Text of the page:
Jun2005 Maddie



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Vasa madda you?
My Adventures with Maddie, A Greater Vasa Parrot

The journey began in August of 2000, as I boarded a plane to the City of Angels ~ Los Angeles, CA, to attend the American Federation of Aviculture convention.  Little did I know what fate had in store for me.

Every year the AFA has a special set of super raffle prizes.  Not being a very lucky person, I bought only a few tickets, including several for a baby Greater Vasa Parrot.  That Saturday night at the banquet, they drew the names of the winners of each prize.  I sat speechless when my name was announced as the winner for the baby Greater Vasa Parrot from Madagascar!  My friends had to prod me, saying, "Lisa, that’s you!"  Well, shut my mouth!!  It was!!

As soon as I returned home to Colorado, I contacted the breeder and arranged for my Vasa to be flown to me.  My husband and I waited at the special baggage counter for "her" to arrive.  Soon she did and we peered in to the carrier at this big gray bird with a huge beak, staring back out at us. 

Her large cage was ready for her at home, with lots of toys to interest her and keep her happy.  In preparing for her arrival, I read all I could find on Greater Vasas, which was not a lot!  I learned that they are very curious and active and need plenty of room; they love to bathe and bask in the sun.  Her cage is situated with half of it in our front west-facing window, with a view of the yard with trees and bushes and squirrels and birds; the other half shaded from the afternoon sun.

Next on the agenda was to decide on a name.  Several suggestions were made, such as Ming, so she would be Ming Vasa.  Eventually it was decided she would be called Maddie, as in "Vasa madda you?"  Yes, we have a warped sense of humor.  And as it turns out, so do Vasas!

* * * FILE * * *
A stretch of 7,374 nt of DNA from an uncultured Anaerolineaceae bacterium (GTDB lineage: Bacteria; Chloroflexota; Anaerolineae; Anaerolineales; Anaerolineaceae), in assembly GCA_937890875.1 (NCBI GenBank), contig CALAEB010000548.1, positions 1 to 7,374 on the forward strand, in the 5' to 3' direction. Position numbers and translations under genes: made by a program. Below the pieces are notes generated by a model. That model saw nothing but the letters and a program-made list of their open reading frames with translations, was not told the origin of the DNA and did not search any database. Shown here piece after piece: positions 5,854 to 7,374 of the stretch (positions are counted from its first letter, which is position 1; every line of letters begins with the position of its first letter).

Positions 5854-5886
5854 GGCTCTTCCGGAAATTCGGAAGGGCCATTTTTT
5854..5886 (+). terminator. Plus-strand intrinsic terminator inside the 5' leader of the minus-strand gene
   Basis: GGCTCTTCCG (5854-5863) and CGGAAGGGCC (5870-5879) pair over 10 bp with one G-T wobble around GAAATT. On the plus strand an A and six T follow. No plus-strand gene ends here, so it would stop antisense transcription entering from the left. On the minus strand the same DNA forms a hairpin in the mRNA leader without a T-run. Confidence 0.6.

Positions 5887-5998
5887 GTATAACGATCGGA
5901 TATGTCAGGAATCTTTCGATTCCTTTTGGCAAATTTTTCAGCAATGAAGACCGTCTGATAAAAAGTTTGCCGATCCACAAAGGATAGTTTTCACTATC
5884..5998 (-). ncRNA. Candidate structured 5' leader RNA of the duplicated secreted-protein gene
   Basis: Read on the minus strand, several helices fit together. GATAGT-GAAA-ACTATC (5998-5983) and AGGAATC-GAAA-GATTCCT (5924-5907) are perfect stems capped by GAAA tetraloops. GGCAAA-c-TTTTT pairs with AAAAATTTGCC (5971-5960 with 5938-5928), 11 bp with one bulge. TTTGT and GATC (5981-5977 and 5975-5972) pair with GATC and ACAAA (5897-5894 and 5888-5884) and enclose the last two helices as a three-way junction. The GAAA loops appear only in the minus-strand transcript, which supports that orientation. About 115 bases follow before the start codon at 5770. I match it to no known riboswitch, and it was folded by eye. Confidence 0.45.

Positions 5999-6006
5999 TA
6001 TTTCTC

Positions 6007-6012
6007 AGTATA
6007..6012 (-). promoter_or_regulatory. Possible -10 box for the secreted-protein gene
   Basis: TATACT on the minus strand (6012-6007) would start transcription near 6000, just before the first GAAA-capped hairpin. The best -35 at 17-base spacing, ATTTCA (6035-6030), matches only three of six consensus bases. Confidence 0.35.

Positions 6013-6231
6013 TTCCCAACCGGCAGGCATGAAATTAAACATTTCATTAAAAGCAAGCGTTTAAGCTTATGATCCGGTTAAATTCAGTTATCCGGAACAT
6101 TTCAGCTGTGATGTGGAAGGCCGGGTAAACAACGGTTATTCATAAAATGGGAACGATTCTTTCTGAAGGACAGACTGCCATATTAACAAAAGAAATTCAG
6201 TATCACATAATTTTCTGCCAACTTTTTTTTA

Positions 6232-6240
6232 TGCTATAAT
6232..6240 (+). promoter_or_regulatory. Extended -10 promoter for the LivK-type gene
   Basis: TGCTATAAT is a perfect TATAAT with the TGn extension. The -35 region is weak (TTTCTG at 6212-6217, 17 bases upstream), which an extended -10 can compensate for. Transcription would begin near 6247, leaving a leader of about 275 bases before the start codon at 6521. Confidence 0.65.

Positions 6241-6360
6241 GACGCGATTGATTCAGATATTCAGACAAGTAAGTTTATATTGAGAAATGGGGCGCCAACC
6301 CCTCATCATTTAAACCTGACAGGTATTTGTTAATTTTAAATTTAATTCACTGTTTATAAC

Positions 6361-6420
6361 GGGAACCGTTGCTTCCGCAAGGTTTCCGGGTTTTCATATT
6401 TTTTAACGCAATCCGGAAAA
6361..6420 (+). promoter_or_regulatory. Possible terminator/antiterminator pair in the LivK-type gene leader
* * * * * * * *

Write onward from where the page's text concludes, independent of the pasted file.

Maddie was a bit standoffish when she arrived, at only 2 months old.  Vasas are a primitive parrot.  They breed differently than other parrots, they can have a very "liquid whistle," they are extremely intelligent and usually outgoing.  It took Maddie a while to settle in and get to know us.  Now, 5 years later, she thinks the house is hers and likes to tell the other birds what to do.  She has a large vocabulary and likes to repeat things.  The voice is almost like a little kitty voice – not what you would expect out of a large bird.  Maddie has a large cage with a playstand and a play tree outside her cage and lots of toys from which to choose.  Vasas seem to be drawn to things that are in the red, pink or orange color range.  I’ve never seen her afraid of a new toy that is not bigger than she is.  She stays busy all day, playing with lots of foot toys mostly.  If she hears someone else drop a toy on the floor, she will get down and run across the floor to steal it and take it home with her.  Lately she has been invading Leo’s cage.  Leo is a Congo African Grey who is mildly agreeable, but is not always in favor of Maddie playing with his toys.  Maddie seems to be even more interested in Leo’s cage now that we are into the “breeding season” and hormones are raging. 

Not to be ignored or left out, Maddie will often climb down stairs to the den to come visit us.  All of a sudden, we will see her on the floor in front of us.  Our Scotties are used to this and tend to ignore her or give her a wide berth, as she weaves her way through them to get to where ever she wishes to go.

Maddie seems to love to go to our (Rocky Mountain Society of Aviculture) Bird Marts where she has a place in my booth to play with her toys (she LOVES foot toys) from the Busy Beaks booth and acquaint people with this unusual bird from Madagascar.  She is usually willing to step up for people she has just met ... as long as they don’t have on a hat!  I think that is the only thing I’ve found that she is afraid of.

I can’t imagine life without Maddie.  She is too smart for her own good, loves to take things apart, and loves to be cuddled.  Just about all the things one would wish for in a bird!


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This page was last updated on 08/17/2012

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